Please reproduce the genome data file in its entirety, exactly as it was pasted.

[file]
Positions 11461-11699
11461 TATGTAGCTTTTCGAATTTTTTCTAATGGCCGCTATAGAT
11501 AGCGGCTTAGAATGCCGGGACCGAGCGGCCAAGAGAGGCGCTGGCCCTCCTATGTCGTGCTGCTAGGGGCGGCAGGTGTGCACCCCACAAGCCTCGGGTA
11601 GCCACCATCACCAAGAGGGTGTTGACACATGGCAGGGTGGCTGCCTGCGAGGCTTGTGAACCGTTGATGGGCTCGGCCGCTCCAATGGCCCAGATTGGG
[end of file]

Positions 11461-11699
11461 TATGTAGCTTTTCGAATTTTTTCTAATGGCCGCTATAGAT
11501 AGCGGCTTAGAATGCCGGGACCGAGCGGCCAAGAGAGGCGCTGGCCCTCCTATGTCGTGCTGCTAGGGGCGGCAGGTGTGCACCCCACAAGCCTCGGGTA
11601 GCCACCATCACCAAGAGGGTGTTGACACATGGCAGGGTGGCTGCCTGCGAGGCTTGTGAACCGTTGATGGGCTCGGCCGCTCCAATGGCCCAGATTGGG